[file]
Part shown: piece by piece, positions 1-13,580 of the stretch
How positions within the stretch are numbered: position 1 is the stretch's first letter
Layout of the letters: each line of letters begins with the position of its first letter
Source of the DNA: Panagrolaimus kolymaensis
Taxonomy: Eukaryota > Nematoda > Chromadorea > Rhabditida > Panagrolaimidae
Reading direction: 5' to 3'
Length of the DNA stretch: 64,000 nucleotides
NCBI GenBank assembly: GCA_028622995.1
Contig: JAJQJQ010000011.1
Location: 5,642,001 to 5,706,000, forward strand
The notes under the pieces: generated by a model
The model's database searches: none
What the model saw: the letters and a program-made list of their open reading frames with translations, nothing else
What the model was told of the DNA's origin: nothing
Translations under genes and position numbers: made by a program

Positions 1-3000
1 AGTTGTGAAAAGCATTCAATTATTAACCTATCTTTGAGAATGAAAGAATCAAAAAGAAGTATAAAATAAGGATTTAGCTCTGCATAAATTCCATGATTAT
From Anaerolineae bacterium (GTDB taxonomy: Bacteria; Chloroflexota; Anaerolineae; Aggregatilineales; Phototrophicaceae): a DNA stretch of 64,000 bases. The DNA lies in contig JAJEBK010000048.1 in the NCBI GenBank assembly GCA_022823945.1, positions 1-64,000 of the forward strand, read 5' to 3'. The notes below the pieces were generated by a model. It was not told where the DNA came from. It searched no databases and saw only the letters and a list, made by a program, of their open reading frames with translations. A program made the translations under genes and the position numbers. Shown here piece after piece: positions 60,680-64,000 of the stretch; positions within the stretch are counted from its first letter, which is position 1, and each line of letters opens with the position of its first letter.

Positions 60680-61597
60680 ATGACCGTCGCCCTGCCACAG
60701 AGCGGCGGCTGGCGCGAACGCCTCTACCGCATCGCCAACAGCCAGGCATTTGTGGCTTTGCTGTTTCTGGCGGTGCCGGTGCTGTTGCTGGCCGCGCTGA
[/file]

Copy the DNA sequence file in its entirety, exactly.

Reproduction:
Part shown: piece by piece, positions 1-13,580 of the stretch
How positions within the stretch are numbered: position 1 is the stretch's first letter
Layout of the letters: each line of letters begins with the position of its first letter
Source of the DNA: Panagrolaimus kolymaensis
Taxonomy: Eukaryota > Nematoda > Chromadorea > Rhabditida > Panagrolaimidae
Reading direction: 5' to 3'
Length of the DNA stretch: 64,000 nucleotides
NCBI GenBank assembly: GCA_028622995.1
Contig: JAJQJQ010000011.1
Location: 5,642,001 to 5,706,000, forward strand
The notes under the pieces: generated by a model
The model's database searches: none
What the model saw: the letters and a program-made list of their open reading frames with translations, nothing else
What the model was told of the DNA's origin: nothing
Translations under genes and position numbers: made by a program

Positions 1-3000
1 AGTTGTGAAAAGCATTCAATTATTAACCTATCTTTGAGAATGAAAGAATCAAAAAGAAGTATAAAATAAGGATTTAGCTCTGCATAAATTCCATGATTAT
From Anaerolineae bacterium (GTDB taxonomy: Bacteria; Chloroflexota; Anaerolineae; Aggregatilineales; Phototrophicaceae): a DNA stretch of 64,000 bases. The DNA lies in contig JAJEBK010000048.1 in the NCBI GenBank assembly GCA_022823945.1, positions 1-64,000 of the forward strand, read 5' to 3'. The notes below the pieces were generated by a model. It was not told where the DNA came from. It searched no databases and saw only the letters and a list, made by a program, of their open reading frames with translations. A program made the translations under genes and the position numbers. Shown here piece after piece: positions 60,680-64,000 of the stretch; positions within the stretch are counted from its first letter, which is position 1, and each line of letters opens with the position of its first letter.

Positions 60680-61597
60680 ATGACCGTCGCCCTGCCACAG
60701 AGCGGCGGCTGGCGCGAACGCCTCTACCGCATCGCCAACAGCCAGGCATTTGTGGCTTTGCTGTTTCTGGCGGTGCCGGTGCTGTTGCTGGCCGCGCTGA